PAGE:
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Part 2: I Know Something is Wrong with My Son.

A Tiny Time Bomb

For the first six months of Naz’s life he would scream every night like clockwork from 8 p.m. until midnight. I dreaded the night time. I would worry that our neighbors were gonna call CPS to report us for his nightly crying. The crying just wouldn’t stop no matter how my fiancé and I tried to soothe Naz. I remember him finally falling asleep after hours of howling, and this snuggling tiny human on my chest feeling like a ticking time bomb that could go off at any moment.

He especially hated car rides and being restrained in his car seat. I very carefully chose trips, because if something required too much driving, I wouldn’t go. When we did go somewhere, I would cry along with him. I remember I was on my way to one of my mom friend’s houses for our weekly brunch and being at a breaking point because he was screaming so loud I couldn’t hear my own thoughts. I had to pull over. I called my mom and broke down, telling her “I can’t do this shit! What is wrong with him? How much more can I take?!” I felt terrible. I collected myself, and we got to my friend’s house. As soon as I picked him up to nurse him, he vomited all over both of us. I threw in the towel and drove back home.

Not Like Other Kids

Naz seemed different in other ways from the kids we had mommy play dates with. He wasn’t making much noise when it came time to babble. He was silent when he was happy, fed, and his diaper was clean. He would cry when it was nap time or when we were in the car. I knew something was wrong, but so many people continued to brush my concerns under the rug. I was so anxious and depressed, but faked a brave face for everyone else because I didn’t want to feel like I had failed.

At every check-up with his pediatrician I voiced my concerns. I remember bawling in the doctor’s office because parenthood was swallowing me and I was drowning not knowing how to help my son. His pediatrician diagnosed Naz with colic and said to give him medicine for gas. Spoiler alert: It was not colic. I got more “possible issues” that didn’t help soothe his constant crying.

At 9 months, I filled out the “milestone packet” questionnaire to track developmental milestones like “Is your child babbling?” It wasn’t a surprise that Naz hadn’t reached many of the milestones. We were referred to the Infants and Toddlers Program, a state program meant to help children with developmental delays catch up and get back on track. The teachers in the program would tell me Naz was showing “typical 2-year-old behavior” (If it’s typical 2-year-old behavior, WHY ARE WE IN THIS PROGRAM??). Naz still wasn’t speaking at about a year and a half. He would have epic meltdowns daily. I was doing everything anyone suggested. Teach him sign language, don’t let him watch TV, talk to him constantly, bounce on your head, sacrifice a virgin. NOTHING made it better. The worst part of all this was when he started to hit himself and bang his head when angry and frustrated because crying was no longer giving him relief. The teachers in the Infants and Toddlers Program told me to put him in daycare so he would be someone else’s problem. I didn’t want my son to “be someone else’s problem,” I wanted to understand how I, his mother, could help make his life better. The program wasn’t helping at all.


I went in search of a developmental pediatrician. Naz was given a working diagnosis as being on the Autism Spectrum with sensory issues (he can’t be fully diagnosed with autism until age 4). We were referred to speech, occupational, and ABA (Applied Behavior Analysis) therapy. We were given a huge binder of information and sent home to review and contact the doctor should we have any questions or concerns. The diagnosis felt like the first breath of air after years. Finally having an answer to so many things I was dealing with was validating. My mom spidey sense was right. My concerns were real.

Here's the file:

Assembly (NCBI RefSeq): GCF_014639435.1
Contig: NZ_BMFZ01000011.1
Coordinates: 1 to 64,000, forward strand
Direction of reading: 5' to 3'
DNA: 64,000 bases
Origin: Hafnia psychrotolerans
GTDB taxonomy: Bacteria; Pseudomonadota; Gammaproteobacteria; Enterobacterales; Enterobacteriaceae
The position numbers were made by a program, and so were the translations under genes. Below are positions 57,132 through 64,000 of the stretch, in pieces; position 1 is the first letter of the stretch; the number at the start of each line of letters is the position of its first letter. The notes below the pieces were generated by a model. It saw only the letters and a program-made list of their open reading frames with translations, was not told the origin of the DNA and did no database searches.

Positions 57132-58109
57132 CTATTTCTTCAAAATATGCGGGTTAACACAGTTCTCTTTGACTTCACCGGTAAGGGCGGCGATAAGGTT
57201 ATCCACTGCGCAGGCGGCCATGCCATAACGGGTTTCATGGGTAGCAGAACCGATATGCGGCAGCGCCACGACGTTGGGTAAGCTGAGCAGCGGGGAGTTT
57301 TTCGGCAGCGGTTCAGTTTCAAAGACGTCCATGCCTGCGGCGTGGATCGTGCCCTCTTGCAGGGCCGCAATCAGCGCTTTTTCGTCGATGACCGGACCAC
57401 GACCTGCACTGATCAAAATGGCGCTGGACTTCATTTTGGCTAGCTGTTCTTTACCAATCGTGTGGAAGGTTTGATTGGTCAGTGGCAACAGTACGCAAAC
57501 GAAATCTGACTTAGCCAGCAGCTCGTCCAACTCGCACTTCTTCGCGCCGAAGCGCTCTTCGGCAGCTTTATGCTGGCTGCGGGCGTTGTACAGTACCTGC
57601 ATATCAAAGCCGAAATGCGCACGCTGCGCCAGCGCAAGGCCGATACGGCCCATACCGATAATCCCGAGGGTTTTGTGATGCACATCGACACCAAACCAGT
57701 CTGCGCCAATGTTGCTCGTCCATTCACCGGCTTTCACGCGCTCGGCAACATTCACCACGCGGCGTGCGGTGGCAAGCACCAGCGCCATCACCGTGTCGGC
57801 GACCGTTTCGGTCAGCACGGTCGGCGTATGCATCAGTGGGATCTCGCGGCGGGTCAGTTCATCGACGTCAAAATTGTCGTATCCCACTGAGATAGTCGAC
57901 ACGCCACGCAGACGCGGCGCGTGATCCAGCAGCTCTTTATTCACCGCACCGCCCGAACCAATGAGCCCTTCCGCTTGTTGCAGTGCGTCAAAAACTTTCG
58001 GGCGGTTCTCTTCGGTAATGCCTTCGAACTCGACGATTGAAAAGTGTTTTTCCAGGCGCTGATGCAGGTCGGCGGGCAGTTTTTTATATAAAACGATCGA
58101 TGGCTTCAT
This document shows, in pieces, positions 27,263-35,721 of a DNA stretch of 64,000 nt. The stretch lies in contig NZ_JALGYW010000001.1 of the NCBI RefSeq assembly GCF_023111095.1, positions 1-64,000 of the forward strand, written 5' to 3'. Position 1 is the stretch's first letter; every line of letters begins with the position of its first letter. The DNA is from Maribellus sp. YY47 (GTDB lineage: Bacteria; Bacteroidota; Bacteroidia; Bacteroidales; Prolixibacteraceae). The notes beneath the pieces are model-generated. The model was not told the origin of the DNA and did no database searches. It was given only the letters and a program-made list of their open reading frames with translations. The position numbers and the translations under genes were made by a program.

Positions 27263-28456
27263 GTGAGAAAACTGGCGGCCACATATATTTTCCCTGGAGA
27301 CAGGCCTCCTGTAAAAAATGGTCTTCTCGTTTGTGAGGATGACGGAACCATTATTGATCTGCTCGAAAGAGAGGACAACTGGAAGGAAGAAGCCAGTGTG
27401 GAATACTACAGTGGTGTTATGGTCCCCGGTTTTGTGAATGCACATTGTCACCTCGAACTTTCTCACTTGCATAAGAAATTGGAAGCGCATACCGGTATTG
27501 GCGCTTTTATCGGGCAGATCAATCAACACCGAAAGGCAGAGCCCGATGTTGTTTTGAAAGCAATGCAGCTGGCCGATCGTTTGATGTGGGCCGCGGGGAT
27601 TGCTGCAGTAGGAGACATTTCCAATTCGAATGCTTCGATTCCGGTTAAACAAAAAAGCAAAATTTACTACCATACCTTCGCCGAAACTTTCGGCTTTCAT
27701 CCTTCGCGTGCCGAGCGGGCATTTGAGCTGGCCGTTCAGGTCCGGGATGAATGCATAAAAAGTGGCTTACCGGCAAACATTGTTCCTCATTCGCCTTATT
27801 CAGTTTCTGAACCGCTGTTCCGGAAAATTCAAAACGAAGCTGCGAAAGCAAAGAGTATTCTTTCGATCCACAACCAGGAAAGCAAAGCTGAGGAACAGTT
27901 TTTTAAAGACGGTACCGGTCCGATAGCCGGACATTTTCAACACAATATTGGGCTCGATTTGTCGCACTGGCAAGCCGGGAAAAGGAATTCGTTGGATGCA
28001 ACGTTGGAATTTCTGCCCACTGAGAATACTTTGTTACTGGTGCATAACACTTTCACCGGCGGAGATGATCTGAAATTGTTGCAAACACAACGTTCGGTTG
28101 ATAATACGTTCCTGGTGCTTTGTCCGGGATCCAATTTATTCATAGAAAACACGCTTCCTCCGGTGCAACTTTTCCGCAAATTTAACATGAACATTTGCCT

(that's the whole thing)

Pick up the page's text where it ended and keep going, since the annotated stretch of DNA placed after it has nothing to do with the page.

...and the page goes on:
The diagnosis came with a period of grief, too. I had to mourn the life I had imagined for him and come to terms with the fact that we would face a whole new set of challenges. I went from being a regular mom to being his mom, advocate, teacher, protector, therapist, special needs know-it-all, personal assistant and calendar. I basically turned into a human iPhone. I am his keeper. I have to read food labels and know what he wants or needs. Sometimes I am his translator when others can’t understand him. I have to fight for him to get the resources he needs: Talk to the right departments, go to the doctor’s appointments, research everything.


Once Naz started receiving therapy things slowly got better for us. When he said “Mama,” his little voice warmed my heart. When he signed “I love you,” I turned into a blubbering mess. It let me know that all the therapy and time I was spending trying to help him was working. Our daily sacrifices mattered. It’s a struggle to have a special needs child, he still has meltdowns, and we still work every day at creating a world he can be successful and happy in, but I’ve learned I’m stronger than I ever knew I could be and Naz is the greatest gift in my life. Before becoming a special needs parent I didn’t understand a lot of children’s behaviors. Things I once discarded as bad parenting or bad behavior have now become my reality. Naz has taught me compassion, empathy, love and how to view the world with different more tender eyes and heart. He has made me the best possible mother, friend, fiancé, daughter, and community member.

Author: Lauren Diaz

Lauren is mom to two happy healthy boys, and the Director of Development for Sixx Cool Moms.


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